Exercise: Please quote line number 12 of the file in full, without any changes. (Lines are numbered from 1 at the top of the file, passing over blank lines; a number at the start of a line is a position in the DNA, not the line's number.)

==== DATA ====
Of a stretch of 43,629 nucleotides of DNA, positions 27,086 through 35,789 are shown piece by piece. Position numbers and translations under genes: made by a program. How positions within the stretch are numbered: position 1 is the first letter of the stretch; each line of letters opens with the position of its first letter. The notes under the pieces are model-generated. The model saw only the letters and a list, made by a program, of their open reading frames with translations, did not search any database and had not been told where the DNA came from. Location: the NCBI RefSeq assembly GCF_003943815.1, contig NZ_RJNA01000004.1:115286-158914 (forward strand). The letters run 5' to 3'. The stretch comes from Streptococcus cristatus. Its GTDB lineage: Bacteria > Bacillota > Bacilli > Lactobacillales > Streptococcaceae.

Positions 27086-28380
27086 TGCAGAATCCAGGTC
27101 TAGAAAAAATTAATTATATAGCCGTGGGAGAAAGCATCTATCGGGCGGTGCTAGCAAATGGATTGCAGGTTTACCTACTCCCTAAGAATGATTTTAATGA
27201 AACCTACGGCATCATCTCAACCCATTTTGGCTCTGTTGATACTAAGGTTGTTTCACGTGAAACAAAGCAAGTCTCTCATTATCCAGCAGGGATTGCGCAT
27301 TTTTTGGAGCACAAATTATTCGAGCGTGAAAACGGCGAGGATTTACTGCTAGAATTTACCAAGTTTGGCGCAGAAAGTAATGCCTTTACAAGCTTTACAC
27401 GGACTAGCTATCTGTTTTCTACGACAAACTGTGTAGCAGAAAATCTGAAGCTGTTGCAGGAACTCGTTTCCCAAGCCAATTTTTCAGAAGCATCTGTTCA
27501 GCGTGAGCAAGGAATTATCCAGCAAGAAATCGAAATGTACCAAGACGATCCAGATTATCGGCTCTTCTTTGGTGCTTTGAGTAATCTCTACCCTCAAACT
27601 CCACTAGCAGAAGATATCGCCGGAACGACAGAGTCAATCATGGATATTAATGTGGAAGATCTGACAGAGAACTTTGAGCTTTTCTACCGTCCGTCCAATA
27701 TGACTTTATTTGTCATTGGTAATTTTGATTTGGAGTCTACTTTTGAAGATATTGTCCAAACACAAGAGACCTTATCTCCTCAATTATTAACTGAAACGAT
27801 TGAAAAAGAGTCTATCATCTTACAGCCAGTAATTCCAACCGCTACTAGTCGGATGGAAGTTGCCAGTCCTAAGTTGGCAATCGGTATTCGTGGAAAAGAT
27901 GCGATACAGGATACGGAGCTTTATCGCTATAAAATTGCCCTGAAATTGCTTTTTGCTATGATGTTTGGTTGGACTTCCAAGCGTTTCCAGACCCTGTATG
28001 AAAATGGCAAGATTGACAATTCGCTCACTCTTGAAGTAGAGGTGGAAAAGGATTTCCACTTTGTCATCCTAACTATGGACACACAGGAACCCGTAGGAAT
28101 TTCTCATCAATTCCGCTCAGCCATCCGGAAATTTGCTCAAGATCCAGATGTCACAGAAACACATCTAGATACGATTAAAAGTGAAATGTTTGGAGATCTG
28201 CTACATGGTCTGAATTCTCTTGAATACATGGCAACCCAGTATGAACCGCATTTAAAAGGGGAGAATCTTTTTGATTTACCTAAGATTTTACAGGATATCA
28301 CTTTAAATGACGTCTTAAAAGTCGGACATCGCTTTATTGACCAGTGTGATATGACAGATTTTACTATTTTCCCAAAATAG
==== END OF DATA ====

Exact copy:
27901 GCGATACAGGATACGGAGCTTTATCGCTATAAAATTGCCCTGAAATTGCTTTTTGCTATGATGTTTGGTTGGACTTCCAAGCGTTTCCAGACCCTGTATG